Do you have any further thoughts on my idea that entanglement and
gravity are linked together? I really believe that this is the
solution to the EPR paradox and the black hole information paradox,
but I haven't heard any qualified opinion on the subject yet.
---------- Forwarded message ----------
From: Felix Hoenikker <fhoenikk...@gmail.com>
Date: Sat, Jun 4, 2011 at 3:03 AM
Subject: The final TOE?
To: Everything List <email@example.com>
Consider the following fully general way of saying this is the
following: quantum mechanics and general relativity are symmetrically
"the exact same theory", modulo the additional "bit" of information
that quantum entanglement reduces net gravitational energy. This is
the EXACT answer to the EPR paradox, and all paradoxes about
singularities, and consistent with our picture of reality in every
respect, as it "necessarily must be" since it follows exactly from the
asssumption of 3+1 spacetime embedded within some higher dimensional
structure of "any" form (i.e. including string theory).
Since no "true" gravitational singularities exist, then "every point
in space is an apparent black hole" because "no point in space is an
apparent black hole". Thus, at every point in space, a "bit" of
information (or a "photon") can escape from the "observable" universe
on our scale, "go into the past", and come out "in the future" in a
symmetric manner for all observers, without considering your frame of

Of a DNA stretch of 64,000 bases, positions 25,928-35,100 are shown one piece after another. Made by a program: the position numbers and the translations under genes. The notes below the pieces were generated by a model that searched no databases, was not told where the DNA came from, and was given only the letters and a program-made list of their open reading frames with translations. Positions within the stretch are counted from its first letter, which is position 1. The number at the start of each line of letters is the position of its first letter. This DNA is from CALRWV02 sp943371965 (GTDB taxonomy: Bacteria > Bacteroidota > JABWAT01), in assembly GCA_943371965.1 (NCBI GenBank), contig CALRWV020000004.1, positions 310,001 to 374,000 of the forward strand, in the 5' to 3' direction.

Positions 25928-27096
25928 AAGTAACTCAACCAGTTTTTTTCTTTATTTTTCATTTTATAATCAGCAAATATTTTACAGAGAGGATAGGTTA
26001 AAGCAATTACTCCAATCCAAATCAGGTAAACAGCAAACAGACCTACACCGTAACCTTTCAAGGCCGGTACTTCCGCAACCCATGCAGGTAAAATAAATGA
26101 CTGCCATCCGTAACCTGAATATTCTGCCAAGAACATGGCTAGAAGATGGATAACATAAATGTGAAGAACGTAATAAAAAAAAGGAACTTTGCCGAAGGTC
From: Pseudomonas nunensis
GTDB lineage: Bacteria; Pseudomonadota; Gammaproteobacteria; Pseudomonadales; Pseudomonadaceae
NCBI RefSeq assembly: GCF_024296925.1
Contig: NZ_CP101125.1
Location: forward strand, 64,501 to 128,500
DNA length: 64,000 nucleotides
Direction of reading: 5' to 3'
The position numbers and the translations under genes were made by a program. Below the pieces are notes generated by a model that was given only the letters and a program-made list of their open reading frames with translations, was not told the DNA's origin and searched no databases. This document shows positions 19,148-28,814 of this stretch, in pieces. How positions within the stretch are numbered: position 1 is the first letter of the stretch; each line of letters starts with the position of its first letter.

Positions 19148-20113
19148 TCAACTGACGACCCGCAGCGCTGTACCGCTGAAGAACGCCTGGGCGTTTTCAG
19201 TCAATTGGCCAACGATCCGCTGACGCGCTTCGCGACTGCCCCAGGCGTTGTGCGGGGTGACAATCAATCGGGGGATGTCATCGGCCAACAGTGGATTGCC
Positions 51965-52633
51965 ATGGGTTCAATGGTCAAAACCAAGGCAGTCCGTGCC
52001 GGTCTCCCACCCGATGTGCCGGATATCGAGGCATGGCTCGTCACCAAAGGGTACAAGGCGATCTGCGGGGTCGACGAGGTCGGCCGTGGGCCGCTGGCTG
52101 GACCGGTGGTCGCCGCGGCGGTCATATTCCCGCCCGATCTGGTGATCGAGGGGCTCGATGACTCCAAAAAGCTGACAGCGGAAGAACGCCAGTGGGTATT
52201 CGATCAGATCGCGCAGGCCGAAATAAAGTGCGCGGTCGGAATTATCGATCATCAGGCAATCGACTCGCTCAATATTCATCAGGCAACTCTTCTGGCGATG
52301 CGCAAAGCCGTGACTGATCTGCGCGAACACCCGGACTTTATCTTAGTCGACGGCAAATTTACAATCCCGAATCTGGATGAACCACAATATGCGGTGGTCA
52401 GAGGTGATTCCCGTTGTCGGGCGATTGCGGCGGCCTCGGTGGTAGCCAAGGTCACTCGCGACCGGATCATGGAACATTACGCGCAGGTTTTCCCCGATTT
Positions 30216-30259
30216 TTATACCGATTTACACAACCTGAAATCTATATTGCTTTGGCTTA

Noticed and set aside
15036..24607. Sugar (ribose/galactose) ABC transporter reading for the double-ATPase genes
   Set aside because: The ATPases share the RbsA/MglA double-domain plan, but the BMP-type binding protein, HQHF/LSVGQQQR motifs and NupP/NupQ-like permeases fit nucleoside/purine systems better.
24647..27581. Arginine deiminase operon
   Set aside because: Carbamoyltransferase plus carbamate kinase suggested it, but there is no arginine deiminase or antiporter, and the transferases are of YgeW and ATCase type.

reference in 3+1 space time. This qualitatively predicts all features
of GR without QCD or QFT. However, since photons travelling through
locally closed loops can look like "point" particles with some net
entanglement coming out, then they can look like bundles that, for all
intents and purposes, appear to randomly add information in some way,
and in some spherically symmetric fashion, which predicts the
divergence and appearance of other "fundamental forces" early in the
It is often said that QM and GR differ from each other exactly by the
contemplation of the "singularity", and that our inability to discover
the "true" laws of the universe has been limited by our lack of
knowledge about the twin singularities: the inflationary bubble and
the black hole. It follows that this fact was "exactly true" all
along, and the laws of physics are a completely dimensionless
consequences of our "local" geometry of space, and our civilization
has, in fact, rather than been trying to "discover" the next laws of
physics, has in fact been struggling to "unlearn" the concept of
"Indeterminacy" and "quantum mechanics", since QM follows from GR, the
postulate of 3+1 spacetime and E = mc^2 (a nice, dimensionless
equation). Einstein, in fact, was right all along, and successfully
completed the "fully" deterministic general laws of physics.
Consider then, the reason why indeterministic QM was ever suggested:
the apparently subjective indeterminacy of the universe from each
"observer" point of view (i.e. the uncertainty principle). Or
actually, consider the fact that, if the universe is completely